Abstract: This paper addresses whether children’s exposure to parents receiving disability benefits induces a higher probability of receiving such benefits themselves. Most OECD countries experience an increasing proportion of the working-age population receiving permanent disability benefits. Using data from Norway, a country where around 10% of the working-age population rely on disability benefits, we find that the amount of time that children are exposed to their fathers receiving disability benefits affects their own likelihood of receiving benefits positively. This finding is robust to a range of different specifications, including family fixed effects.
    Keywords: Disability; intergenerational correlations; siblings fixed effects
    JEL: H55 J62
    Date: 2012–05–09
  6. By: Alice M. Henriques
    Abstract: A majority of women receive most of their Social Security benefits based upon their husbands' earnings history, but previous research has shown that husbands' benefit claiming is inconsistent with maximizing lifetime benefits for the couple. However, that research assumes husbands choose their claim age based on all Social Security incentives facing the household. I show that husbands' claiming behavior responds to the actuarial incentives built into their own retired worker benefit formula, but not to the incentives built into the spouse and survivor formulas that determine their wives' benefits. This failure to incorporate his spouses' incentives reduces wives' lifetime benefits. Variation in incentives comes from rule changes to the Social Security benefit calculation in addition to the age difference between spouses and the relative strength of the wife's labor force history. A variety of robustness checks looking at segments of the population predicted to be more responsive to incentives provide similar results to the main specification.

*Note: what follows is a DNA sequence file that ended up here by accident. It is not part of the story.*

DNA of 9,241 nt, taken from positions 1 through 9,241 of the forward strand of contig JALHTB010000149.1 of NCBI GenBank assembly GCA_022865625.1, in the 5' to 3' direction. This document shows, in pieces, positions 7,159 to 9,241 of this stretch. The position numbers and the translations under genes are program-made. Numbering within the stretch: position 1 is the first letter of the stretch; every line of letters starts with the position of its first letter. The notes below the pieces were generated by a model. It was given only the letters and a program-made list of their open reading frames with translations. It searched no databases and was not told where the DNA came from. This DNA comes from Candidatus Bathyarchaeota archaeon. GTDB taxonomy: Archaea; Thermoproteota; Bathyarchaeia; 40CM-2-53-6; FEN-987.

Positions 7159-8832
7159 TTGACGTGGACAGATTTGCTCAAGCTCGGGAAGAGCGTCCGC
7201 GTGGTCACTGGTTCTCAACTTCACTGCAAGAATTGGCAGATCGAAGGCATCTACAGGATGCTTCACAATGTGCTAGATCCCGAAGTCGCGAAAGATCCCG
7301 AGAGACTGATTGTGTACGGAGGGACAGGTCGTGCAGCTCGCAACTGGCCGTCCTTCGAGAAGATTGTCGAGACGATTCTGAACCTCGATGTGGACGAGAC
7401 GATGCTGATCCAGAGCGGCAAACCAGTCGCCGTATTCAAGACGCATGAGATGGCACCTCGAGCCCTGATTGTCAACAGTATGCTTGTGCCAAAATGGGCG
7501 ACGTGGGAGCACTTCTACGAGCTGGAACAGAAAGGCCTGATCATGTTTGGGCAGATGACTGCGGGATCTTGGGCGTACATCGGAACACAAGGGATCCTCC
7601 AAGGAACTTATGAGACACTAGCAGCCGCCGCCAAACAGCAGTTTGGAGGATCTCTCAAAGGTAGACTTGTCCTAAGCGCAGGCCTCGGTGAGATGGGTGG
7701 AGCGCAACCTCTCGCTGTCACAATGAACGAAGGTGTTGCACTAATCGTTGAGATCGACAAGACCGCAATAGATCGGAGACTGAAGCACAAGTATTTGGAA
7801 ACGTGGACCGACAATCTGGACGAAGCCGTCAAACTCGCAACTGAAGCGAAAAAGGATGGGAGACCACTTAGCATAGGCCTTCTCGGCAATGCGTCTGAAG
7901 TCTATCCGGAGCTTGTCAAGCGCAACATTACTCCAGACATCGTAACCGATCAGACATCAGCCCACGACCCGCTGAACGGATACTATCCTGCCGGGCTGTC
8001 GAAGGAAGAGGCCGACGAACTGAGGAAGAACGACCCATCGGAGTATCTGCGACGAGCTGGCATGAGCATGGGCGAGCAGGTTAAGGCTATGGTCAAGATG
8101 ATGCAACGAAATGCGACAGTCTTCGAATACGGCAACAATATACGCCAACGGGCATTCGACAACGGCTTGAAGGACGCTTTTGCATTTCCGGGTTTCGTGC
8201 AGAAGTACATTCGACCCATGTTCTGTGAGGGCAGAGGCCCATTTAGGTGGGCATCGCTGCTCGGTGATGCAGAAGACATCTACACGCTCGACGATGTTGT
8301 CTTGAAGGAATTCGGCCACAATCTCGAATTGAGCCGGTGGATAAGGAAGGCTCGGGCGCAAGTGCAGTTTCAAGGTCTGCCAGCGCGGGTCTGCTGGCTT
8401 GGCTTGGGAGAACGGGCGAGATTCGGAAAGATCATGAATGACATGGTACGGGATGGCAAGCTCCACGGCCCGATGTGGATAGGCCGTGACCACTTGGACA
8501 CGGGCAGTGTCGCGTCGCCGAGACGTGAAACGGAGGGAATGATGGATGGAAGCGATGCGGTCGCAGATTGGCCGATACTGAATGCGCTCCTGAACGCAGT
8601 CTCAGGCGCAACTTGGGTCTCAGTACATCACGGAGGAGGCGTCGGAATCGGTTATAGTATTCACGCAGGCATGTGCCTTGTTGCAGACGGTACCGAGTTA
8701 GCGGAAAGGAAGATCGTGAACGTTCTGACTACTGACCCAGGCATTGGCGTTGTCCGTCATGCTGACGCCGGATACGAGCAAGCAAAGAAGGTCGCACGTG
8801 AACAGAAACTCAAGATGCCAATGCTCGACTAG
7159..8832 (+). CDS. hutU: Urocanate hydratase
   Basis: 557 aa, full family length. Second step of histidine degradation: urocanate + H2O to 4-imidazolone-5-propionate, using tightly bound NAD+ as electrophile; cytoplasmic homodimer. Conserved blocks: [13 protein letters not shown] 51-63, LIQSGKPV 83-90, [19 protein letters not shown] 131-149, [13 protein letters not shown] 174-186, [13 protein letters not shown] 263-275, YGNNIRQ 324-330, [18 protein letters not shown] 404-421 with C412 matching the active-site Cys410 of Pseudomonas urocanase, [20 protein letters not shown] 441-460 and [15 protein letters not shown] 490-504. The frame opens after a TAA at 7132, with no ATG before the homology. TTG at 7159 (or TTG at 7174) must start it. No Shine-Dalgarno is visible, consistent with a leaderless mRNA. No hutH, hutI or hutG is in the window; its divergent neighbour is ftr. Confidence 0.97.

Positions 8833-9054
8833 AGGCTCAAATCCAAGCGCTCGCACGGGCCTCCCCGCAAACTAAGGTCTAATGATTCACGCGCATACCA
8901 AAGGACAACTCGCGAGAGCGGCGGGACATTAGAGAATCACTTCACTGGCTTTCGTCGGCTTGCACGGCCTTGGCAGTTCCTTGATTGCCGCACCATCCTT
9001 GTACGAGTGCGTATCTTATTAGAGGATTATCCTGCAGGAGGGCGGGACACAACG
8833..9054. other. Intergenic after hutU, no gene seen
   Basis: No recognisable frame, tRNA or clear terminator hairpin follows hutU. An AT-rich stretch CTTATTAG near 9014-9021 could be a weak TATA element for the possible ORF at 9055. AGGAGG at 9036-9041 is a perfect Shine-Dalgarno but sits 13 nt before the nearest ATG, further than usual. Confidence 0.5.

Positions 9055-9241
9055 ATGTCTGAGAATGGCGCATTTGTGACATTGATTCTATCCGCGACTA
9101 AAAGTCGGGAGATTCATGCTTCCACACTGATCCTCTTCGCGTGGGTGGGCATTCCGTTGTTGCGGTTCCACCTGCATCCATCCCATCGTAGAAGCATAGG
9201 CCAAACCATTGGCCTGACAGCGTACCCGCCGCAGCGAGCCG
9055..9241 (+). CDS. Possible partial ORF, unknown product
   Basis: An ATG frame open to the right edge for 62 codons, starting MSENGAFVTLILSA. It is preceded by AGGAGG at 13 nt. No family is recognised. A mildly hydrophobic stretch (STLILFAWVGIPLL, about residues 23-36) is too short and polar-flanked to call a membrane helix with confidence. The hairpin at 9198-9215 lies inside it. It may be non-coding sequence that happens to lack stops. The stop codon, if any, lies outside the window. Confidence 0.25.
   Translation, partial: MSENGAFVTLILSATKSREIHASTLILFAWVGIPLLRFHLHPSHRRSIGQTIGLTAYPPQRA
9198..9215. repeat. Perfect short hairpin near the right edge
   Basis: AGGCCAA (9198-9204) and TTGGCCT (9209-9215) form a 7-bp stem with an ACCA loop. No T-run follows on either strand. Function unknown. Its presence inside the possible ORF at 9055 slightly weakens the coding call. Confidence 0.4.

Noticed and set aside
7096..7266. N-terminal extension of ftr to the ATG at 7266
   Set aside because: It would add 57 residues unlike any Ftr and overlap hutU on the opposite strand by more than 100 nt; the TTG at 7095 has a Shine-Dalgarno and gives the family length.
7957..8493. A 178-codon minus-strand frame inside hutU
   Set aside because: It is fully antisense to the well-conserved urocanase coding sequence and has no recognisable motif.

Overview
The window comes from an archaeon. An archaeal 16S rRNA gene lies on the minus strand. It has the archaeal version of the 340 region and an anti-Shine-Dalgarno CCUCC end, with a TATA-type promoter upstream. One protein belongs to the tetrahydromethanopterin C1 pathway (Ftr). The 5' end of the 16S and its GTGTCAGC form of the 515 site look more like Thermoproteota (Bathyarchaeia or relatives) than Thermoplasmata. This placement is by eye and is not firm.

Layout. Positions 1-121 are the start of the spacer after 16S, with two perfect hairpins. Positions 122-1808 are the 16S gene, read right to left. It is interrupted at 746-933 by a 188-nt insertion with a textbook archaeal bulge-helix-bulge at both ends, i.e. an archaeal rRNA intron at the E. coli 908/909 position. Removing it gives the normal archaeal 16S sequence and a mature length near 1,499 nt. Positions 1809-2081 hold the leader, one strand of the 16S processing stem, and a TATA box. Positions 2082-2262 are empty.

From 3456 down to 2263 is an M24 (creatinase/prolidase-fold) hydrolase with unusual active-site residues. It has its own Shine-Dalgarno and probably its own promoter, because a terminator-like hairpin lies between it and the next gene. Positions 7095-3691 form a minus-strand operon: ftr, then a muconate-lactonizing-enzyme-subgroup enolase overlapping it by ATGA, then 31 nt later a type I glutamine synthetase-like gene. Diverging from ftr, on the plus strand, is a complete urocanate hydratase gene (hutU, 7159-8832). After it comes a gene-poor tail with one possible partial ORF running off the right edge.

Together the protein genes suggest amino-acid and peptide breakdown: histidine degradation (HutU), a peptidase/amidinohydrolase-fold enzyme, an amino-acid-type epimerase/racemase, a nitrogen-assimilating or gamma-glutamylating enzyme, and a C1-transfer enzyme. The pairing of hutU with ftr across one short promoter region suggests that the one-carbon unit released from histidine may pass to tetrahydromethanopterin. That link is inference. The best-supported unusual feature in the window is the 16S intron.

Date: 2012
  7. By: James Banks (Institute for Fiscal Studies and University of Manchester); Rowena Crawford (Institute for Fiscal Studies); Thomas Crossley (Institute for Fiscal Studies and University of Cambridge); Carl Emmerson (Institute for Fiscal Studies)
    Abstract: Prices of real and financial assets fell substantially in the UK during 2008–09. The fourth wave of the English Longitudinal Study of Ageing (ELSA) was in the field throughout this ‘financial crisis’. We use these data and earlier ELSA waves first to document the effect of the crisis on the finances of those aged 50 and over in England, and second, to estimate the effect of wealth shocks on household consumption and individual expectations of the future. Many household experienced a significant wealth shocks, but these shocks led to modest spending effects and small revisions to expectations regarding future bequests. Expectations of bequests seem particularly tied to housing wealth.
    Keywords: consumption, expectations, financial crisis, wealth
    JEL: D12 D14 E21 G01 G11
    Date: 2012–04